Its strange to think that our nearest star, the Sun, still has secrets. Yet thanks to the work of Dr. Chen and his team, this one seems to have been unraveled and understanding the strange solar explosions will perhaps help us to minimise impact to Earth based technologies in years to come.

Mark Thompson is a writer and the astronomy presenter on the BBC One Show. See his website, The People’s Astronomer, and you can follow him on Twitter, @PeoplesAstro

DrFlimmer November 11, 2010 at 8:13 AM

@ JimHenson

The idea of EU is that the sun is on a potential relative to the heliosphere and/or the ISM. Thus, there should be a radially extending electric field between the sun and the heliosphere. That’s the idea.
Concerning the solar wind: It contains equal amounts of charges. It does not only contain protons or heavier nuclei, it also contains electrons and is overall neutral. If there would be a large scale electric field from the sun to the heliosphere we would see the effect. Because it would accelerate one species and decelerate the other. This is NOT observed. Hence, there is no large scale electric field from the sun to the heliosphere.

DrFlimmer November 11, 2010 at 9:53 AM

As I see it, what you describe is the ExB drift.

And btw: My first answer was to Lars, who gave the speculative idea (of the charged sun). All I did was refuting it for good reasons. I know that there are electric fields in space. But they are on small scales compared to the whole solar system. That’s it, I don’t see why we even need to discuss this.

iantresman November 12, 2010 at 8:59 AM

>The heliospheric current sheet is primarily caused by a polarity change in the interplanetary magnetic field.

Indeed, but why is the associated electric field not “large scale”?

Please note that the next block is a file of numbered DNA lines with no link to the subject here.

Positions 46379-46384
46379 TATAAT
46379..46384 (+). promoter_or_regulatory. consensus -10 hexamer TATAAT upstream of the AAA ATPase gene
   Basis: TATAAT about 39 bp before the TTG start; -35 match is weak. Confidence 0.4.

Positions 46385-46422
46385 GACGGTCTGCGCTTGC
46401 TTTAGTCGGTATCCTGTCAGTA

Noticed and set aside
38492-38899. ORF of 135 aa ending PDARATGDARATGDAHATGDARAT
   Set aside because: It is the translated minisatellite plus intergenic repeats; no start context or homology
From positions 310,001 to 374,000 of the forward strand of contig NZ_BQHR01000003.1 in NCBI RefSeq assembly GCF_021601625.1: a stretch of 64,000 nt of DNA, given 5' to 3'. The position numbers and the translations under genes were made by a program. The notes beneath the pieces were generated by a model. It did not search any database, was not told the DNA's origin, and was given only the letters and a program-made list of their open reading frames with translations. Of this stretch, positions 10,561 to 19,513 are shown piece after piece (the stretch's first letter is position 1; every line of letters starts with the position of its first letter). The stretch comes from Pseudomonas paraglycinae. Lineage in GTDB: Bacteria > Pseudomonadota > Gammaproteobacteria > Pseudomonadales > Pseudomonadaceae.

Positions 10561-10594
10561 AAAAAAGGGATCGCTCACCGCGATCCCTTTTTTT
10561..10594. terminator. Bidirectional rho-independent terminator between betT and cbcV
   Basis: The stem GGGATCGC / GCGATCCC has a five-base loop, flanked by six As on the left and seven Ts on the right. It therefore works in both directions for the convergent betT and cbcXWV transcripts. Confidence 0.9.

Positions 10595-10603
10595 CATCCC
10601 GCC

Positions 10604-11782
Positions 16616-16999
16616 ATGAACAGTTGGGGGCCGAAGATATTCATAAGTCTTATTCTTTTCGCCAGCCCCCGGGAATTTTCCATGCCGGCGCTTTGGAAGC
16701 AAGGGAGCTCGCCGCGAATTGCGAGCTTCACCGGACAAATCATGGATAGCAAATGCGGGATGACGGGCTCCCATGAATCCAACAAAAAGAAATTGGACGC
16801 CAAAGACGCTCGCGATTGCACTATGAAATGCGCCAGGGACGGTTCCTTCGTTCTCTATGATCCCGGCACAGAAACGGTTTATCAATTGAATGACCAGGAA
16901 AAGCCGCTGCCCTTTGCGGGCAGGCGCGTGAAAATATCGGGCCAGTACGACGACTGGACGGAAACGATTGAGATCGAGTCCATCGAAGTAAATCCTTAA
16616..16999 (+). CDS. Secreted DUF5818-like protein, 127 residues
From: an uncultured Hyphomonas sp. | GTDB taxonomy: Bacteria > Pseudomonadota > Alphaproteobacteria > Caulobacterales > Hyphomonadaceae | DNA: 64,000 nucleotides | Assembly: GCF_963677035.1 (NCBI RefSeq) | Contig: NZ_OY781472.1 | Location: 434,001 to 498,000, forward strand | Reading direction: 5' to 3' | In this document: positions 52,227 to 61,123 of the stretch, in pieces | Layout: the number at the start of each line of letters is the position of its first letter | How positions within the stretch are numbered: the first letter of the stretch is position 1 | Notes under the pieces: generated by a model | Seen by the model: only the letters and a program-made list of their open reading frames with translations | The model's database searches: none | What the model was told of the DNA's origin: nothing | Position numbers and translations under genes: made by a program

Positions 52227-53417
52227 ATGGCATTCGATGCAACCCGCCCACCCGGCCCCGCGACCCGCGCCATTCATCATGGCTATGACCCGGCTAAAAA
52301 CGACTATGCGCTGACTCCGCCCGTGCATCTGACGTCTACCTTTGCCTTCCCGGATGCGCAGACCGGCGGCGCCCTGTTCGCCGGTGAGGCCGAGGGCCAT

1. Israelevich et al write “The existence of the radial component of the electric current flowing toward the Sun is revealed in numerical simulation. The total strength of the radial current is 3x10E9 Amps” (ref)

2. The heliospheric current sheet has also been described as”the biggest thing in the heliosphere”. That seems quiet large scale to me.

I’m not interested in whether the Sun is charged.

iantresman November 12, 2010 at 11:45 AM

>You can have a current without an electric field

You are quite right. I assumed, mistakenly, that the radial current in the heliospheric current sheet, must have an associated electric field. It doesn’t. As Dr. David P. Stern writes on “Particle Drifts in Space“.

“.. electric currents often flow in space without any voltage driving them. No electric field is involved–the magnetic field is doing it all, when it has the appropriate structure”.

DrFlimmer November 12, 2010 at 8:09 AM

The heliospheric current sheet is primarily caused by a polarity change in the interplanetary magnetic field. This sheet is similar to the sheet that surrounds the earth. I don’t know if those sheets contain electric fields. There is no need for them in the first place.